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Burns Night

Burns Night is a celebration of Scotland’s National Bard, Robert Burns, who was born on 25 January in 1759.

Apparently the first Burns suppers were held in Ayrshire (Burns’s home county) at the end of the 18th century, by his friends after his untimely death at the age of just 37 years old. But they’ve spread far beyond, to all corners of Scotland and throughout the Scottish diaspora. Arguably the Scots abroad are more likely to attend Burns suppers than those in Scotland!

Burns suppers can be informal or formal, but as a minimum they’re likely to involve haggis, whisky and the Bard’s poetry to some degree. The formal occasions usually involve a speech to the “Immortal Memory” of Burns, which may be academic or light-hearted; a Toast to the Lassies, and a Reply; and, above all, the piping in of the haggis and the Address:

Fair fa’ your honest, sonsie face,
Great chieftain o’ the puddin-race!
Aboon them a’ ye tak your place,
Painch, tripe, or thairm:
Weel are ye wordy o’ a grace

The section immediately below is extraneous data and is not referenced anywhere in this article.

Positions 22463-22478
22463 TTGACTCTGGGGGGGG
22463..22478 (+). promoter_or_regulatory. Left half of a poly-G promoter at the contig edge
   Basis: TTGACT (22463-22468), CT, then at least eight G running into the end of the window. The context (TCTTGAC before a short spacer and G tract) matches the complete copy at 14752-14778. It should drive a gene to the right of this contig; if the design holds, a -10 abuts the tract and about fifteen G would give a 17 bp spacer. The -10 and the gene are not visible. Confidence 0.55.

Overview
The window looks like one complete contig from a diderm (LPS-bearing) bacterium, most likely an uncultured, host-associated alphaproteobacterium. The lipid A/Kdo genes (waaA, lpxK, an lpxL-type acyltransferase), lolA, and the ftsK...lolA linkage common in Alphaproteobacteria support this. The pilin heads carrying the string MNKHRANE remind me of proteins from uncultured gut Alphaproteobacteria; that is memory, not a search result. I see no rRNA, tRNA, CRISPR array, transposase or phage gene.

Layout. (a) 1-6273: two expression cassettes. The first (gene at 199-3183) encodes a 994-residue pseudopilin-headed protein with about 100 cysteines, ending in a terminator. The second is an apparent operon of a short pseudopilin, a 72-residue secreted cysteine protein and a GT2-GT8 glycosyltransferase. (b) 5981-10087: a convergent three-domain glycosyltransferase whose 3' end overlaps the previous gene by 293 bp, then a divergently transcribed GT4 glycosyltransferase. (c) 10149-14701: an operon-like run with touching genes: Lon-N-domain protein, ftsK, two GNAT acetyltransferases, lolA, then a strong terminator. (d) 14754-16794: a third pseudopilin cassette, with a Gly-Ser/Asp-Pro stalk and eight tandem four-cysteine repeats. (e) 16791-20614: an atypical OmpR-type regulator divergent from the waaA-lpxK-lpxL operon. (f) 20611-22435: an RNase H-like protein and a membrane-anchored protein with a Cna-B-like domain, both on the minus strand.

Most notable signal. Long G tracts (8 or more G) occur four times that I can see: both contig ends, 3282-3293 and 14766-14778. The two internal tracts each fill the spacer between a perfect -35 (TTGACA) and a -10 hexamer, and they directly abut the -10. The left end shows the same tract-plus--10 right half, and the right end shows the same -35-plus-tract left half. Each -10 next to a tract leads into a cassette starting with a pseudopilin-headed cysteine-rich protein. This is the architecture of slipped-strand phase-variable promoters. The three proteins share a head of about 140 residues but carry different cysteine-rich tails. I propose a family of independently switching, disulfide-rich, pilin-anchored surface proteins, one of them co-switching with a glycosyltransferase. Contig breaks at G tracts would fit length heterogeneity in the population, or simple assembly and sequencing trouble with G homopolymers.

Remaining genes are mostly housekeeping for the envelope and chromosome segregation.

As lang’s my arm.

Of course, haggis isn’t to everyone’s taste. (Those who’ve read Meg Dod’s prize-winning recipe might understand why.) And we’ve heard that genuine Scottish haggis now has to be smuggled in to the USA because the FDA have banned it for its offal content following the BSE scare of the late 1980s and 1990s. (The fact that BSE was virtually unknown North of the Border is neither here nor there, of course. Something else to blame the Sassenachs for.)

But if you’re not fond of sheep’s pluck and paunch, there’s always the vegetarian option. Macsween got there first commercially, and theirs is very good. But you can make your own, too – you can find a good recipe on our sister site, Not Delia. (You’ll also find the Vegetarian Society’s recipe on there, but we wouldn’t recommend it – our attempt went straight into the bin after the first taste.)

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